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Lupita Sanchez, Genomics Analysis—BIOL310, May 17th2018
Functional Analysis of Drosophila sechellia fed on L-DOPA shows effects on oogenesis, response to stress, and extracellular region
Abstract:
Drosophila Sechellia has specialized on the ripe fruit of its host, Morinda citrifolia, despite the toxicity that results from the presence of high levels of carboxylic acids, primarily octanoic acid (OA). D. sechellia has evolved a resistance for OA, allowing it to take advantage of other important components of the fruit, such as L-DOPA (Lavista-Llanos, 2014). Research studies identified molecular polymorphisms in the catsup gene resulting in elevated levels of dopamine in D. sechellia and associated this alteration with infertility caused by maternal arrest of oogenesis (Lavista-Llanos, 2014). It was proposed that the presence of L-DOPA is enough to reverse the effects, thus making it necessary for the successful reproduction in D. sechellia (Lavista-Llanos, 2014). Here, we identify genes responsive to L-DOPA by performing differential gene expression analysis using RNA-sequencing (RNA-seq) on control and L-DOPA exposed D. sechellia and found 642 significantly differentiated expressed genes. Gene Ontology (GO) term enrichment showed significant enrichment for genes involved in oogenesis in upregulated genes, supporting earlier work conducted on differential gene expression on flies exposed to L-DOPA. In addition, GO term enrichment showed significant enrichment for genes responsive to stress and genes involved in the extracellular region for downregulated genes, providing a valuable new focus of research for further experiments.
Introduction:
Many insects have evolved a preference for a single plant, leading to a small number of insects to become specialists (Huang & Erezyilmaz, 2015). When such shifts occur, insects are obligated to evolve new physiological, morphological, and behavioral adaptations in order to survive their new environments (Dworkin, 2009). Although we know much about the ecological changes that led to these adaptations, the genetic mechanisms by which they occurred are still unclear (Lanno, 2017). The endemic species from the Seychelles Islands, Drosophila sechellia, provides a great model organism for studying these specializations, as it has adapted to feed and oviposit on the ripe fruit of M. citrifolia (Huang & Erezyilmaz, 2015). The toxicity of this fruit is due to high levels of octanoic acid (OA), to which D. sechellia has evolved a resistance for while OA has shown to be toxic to all other drosophilids within its clade (Huang & Erezyilmaz, 2015).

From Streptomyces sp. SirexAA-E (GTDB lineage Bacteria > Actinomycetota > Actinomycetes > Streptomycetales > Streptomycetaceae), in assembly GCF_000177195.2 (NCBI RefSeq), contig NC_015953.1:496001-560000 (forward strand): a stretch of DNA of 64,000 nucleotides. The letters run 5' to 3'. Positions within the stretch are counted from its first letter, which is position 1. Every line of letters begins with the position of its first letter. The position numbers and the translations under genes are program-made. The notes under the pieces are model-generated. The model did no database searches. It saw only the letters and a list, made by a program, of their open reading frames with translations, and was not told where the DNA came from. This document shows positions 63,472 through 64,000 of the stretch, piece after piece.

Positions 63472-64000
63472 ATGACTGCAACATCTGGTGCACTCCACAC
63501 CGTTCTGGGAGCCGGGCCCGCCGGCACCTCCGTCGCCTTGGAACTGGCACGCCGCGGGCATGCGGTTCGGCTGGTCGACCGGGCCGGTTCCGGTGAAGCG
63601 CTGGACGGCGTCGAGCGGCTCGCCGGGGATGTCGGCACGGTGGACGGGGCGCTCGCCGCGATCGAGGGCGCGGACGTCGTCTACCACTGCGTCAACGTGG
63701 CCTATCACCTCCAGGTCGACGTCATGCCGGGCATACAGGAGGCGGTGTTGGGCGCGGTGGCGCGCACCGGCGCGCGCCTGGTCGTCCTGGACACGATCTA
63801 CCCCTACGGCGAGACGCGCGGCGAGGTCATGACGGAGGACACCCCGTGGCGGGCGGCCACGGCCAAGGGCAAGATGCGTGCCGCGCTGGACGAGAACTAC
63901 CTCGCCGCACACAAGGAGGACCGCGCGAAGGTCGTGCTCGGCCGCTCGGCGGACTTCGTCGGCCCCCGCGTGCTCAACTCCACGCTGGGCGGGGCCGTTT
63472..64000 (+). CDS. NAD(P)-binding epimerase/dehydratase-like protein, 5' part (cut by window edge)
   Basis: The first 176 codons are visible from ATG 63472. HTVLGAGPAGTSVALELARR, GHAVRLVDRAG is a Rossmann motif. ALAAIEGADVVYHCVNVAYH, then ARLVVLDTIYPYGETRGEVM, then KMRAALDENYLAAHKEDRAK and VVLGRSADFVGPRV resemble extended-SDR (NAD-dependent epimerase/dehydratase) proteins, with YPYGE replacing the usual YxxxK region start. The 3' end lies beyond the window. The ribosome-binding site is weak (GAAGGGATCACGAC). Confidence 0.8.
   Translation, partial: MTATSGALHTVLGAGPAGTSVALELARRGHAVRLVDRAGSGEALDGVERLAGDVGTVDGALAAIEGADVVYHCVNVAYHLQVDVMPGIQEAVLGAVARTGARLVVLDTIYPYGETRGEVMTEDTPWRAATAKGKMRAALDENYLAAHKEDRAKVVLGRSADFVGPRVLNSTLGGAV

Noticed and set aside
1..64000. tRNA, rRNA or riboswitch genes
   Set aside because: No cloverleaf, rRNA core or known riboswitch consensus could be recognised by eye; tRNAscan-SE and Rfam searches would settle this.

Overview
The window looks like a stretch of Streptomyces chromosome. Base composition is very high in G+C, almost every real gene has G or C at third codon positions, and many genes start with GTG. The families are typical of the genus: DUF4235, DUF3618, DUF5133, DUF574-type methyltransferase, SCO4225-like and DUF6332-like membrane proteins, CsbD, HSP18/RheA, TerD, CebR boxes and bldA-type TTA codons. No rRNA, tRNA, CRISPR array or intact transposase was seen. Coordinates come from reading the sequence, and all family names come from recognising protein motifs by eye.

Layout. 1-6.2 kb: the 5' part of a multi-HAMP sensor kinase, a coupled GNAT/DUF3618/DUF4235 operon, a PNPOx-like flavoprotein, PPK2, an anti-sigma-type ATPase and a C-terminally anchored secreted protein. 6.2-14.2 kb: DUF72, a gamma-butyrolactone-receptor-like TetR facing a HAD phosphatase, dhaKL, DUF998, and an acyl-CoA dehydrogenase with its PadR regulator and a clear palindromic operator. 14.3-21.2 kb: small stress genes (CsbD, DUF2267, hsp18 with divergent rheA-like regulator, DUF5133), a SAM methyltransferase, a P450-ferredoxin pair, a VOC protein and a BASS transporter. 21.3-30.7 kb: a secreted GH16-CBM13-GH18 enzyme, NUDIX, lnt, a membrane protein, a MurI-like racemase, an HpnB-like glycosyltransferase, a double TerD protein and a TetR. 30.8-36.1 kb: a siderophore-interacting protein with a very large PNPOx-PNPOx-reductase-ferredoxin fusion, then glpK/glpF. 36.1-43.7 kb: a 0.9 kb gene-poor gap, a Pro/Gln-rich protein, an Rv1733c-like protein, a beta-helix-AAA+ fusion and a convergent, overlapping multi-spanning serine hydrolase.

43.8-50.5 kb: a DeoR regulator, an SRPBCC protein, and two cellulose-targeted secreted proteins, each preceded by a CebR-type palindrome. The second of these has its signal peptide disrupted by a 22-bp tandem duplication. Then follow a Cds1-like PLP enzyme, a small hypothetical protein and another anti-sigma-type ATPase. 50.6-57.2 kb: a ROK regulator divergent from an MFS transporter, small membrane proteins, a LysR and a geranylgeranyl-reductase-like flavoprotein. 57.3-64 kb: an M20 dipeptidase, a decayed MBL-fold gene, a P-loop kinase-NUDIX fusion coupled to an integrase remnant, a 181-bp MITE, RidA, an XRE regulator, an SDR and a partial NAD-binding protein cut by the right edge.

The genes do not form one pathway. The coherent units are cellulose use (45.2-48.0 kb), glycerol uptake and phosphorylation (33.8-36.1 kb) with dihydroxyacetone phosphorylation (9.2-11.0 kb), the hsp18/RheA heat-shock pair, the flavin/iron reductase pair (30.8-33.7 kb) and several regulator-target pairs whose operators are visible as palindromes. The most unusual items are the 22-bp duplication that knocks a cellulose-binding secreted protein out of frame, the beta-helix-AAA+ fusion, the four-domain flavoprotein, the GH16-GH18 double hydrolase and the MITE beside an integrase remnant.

Besides the presence of OA, M. citrifolia contains other key chemicals that may be important role in the specialization of D. sechellia (Lavista-Llanos, 2014). Unlike its sibling generalist species, D. sechellia is known to produce lower levels of L-DOPA, and molecular polymorphisms in the protein catsup have been proposed to cause this deficit (Stensmyr, 2016) (Lavista-Llanos, 2014). Catsup is a pleiotropic quantitative trait and serves as a negative regulator of tyrosine hydroxylase (TH) (Carbone, 2006). It is the fourth locus (ple) found in the Ddc gene cluster that functions in the catecholamine metabolism (Stathakis, 1999). Dopamine is one type of catecholamine, and the biosynthesis of dopamine begins with the hydroxylation of L-DOPA, a reaction that is catalyzed by TH (Stathakis, 1999). Mutant proteins in Drosophila can lead to high levels of dopamine that give rise to abnormalities, including small ovaries, poor egg production, cell apoptosis, which overall lead to female sterility and may even cause lethality (Stathakis, 1999) (Lavista-Llanos, 2014).
In various insects, dopamine serves as a precursor in the process of cuticle sclerotization and melanization (Riemensperger, 2011). Sclerotization forms the exoskeleton, which protects the bodies of insects by preventing foreign organisms from invading (Verlinden, 2018). Similarly, melanin protects the exoskeleton from harmful radiation, as well as it aids in the defense against pathogens by helping in wound healing (Verlinden, 2018). In Drosophila, dopamine controls egg production, making this hormone a critical contributor to the specialization of D. sechellia on M. citrifolia.
Earlier work has shown that L-DOPA is enough to increase the expression of genes involved in oogenesis as well as reverse other various effects caused by mutant catsup gene (Lavista-Llanos, 2014). In this study, we exposed adult female D. sechellia flies to control food and food containing L-DOPA and identified genes that were differentially expressed among the two environments. Our results showed that the presence of L-DOPA is beneficial in the reproductive success of D. sechellia. Furthermore, we reveal the negative effects of L-DOPA, proposing a new area of research for further analysis.
Methods:
Adult female flies were exposed to control or L-DOPA (10mg/ml) containing food. The RNA was extracted from both groups of flies and libraries were made from the mRNA. These libraries were sent to the University of Michigan Sequencing Core Facility where sequencing was performed on an Illumina Hiseq 4000. The sequencing yielded six sequencing reads that were analyzed using the RNA-sequencing (RNA-seq) pipeline (Figure 1).